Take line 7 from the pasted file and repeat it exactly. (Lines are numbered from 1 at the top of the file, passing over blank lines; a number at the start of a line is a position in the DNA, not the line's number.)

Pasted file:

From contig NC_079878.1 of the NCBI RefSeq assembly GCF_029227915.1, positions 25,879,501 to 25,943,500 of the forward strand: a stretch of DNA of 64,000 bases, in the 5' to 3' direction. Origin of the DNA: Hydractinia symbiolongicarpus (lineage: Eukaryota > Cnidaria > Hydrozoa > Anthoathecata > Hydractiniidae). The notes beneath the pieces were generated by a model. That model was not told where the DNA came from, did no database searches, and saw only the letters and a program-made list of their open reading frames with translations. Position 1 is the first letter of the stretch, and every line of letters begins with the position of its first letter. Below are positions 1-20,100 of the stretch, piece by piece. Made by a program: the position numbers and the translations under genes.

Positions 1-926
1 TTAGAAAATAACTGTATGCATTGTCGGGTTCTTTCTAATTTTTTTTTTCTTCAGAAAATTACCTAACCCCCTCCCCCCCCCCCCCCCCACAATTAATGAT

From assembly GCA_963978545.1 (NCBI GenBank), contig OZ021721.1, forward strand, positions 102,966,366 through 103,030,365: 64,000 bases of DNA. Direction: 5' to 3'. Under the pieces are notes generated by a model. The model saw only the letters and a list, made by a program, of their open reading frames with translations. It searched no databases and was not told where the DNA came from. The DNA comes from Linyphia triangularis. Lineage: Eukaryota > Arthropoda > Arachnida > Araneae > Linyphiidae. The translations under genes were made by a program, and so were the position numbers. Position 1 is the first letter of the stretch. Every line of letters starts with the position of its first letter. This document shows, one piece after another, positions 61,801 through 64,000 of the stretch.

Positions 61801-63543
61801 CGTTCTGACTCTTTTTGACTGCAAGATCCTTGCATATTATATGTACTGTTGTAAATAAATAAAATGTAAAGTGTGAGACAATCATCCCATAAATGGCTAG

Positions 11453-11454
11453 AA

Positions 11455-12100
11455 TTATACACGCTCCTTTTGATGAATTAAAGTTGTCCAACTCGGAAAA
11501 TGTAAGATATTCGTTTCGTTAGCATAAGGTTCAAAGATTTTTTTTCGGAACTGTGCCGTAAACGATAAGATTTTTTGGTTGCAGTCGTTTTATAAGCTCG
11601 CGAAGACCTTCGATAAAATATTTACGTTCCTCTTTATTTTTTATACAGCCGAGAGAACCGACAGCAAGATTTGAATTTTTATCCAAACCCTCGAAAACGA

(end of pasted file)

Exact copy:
Positions 11453-11454